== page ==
Challenging the traditional conception of medieval Europe as insular and even xenophobic, Shirin A. Khanmohamadi'sIn Light of Another's Wordlooks to early ethnographic writers who were surprisingly aware of their own otherness, especially when faced with the far-flung peoples and cultures they meant to describe. These authors-William of Rubruck among the Mongols, "John Mandeville" cataloguing the world's diverse wonders, Geraldus Cambrensis describing the manners of the twelfth-century Welsh, and Jean de Joinville in his account of the various Saracens encountered on the Seventh Crusade-display an uncanny ability to see and understand from the perspective of the very strangers who are their subjects.Khanmohamadi elaborates on a distinctive late medieval ethnographic poetics marked by both a profound openness to alternative perspectives and voices and a sense of the formidable threat of such openness to Europe's governing religious and cultural orthodoxies. That we can hear the voices of medieval Europe's others in these narratives in spite of such orthodoxies allows us to take full measure of the productive forces of disorientation and destabilization at work on these early ethnographic writers.Poised at the intersection of medieval studies, anthropology, and visual culture,In Light of Another's Wordis an innovative departure from each, extending existing studies of medieval travel writing into the realm of poetics, of ethnographic form into the premodern realm, and of early visual culture into the realm of ethnographic encounter.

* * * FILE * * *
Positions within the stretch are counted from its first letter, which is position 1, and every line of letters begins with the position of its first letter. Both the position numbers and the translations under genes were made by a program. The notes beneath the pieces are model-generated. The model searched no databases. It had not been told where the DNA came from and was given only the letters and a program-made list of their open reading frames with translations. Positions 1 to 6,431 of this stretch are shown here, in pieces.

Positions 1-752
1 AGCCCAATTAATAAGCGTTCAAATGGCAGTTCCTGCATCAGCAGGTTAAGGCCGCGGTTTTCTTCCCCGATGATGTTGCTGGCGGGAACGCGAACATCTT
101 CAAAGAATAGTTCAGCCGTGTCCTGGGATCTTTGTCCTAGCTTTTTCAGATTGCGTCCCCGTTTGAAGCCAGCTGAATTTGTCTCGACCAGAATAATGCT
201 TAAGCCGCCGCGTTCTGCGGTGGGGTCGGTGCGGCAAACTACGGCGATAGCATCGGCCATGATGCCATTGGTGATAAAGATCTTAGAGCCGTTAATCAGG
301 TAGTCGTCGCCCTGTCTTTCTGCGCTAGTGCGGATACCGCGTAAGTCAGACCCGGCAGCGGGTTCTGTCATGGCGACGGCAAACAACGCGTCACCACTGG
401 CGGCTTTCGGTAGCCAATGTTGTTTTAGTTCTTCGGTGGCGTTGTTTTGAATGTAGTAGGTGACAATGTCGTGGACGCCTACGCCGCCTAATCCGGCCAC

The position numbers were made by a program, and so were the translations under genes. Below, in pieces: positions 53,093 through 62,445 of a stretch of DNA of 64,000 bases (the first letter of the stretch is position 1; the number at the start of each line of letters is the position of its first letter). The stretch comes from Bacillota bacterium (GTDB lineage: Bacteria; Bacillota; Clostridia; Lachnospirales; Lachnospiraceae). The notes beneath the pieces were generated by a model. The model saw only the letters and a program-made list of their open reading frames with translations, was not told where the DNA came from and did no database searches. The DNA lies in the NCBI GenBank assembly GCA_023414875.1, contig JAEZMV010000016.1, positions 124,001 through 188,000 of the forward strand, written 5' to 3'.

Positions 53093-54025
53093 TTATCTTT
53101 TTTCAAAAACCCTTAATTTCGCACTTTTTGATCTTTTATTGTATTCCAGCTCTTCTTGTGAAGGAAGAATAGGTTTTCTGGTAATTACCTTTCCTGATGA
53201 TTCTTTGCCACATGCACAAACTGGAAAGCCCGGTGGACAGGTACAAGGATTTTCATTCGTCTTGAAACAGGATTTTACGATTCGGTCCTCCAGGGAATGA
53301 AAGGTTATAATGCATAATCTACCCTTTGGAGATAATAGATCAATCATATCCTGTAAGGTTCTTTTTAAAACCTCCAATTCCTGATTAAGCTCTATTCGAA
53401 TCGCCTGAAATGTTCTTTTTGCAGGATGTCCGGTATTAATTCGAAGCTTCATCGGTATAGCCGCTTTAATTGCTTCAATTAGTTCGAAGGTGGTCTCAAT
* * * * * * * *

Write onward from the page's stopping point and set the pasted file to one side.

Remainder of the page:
Subjects: Language & Literature
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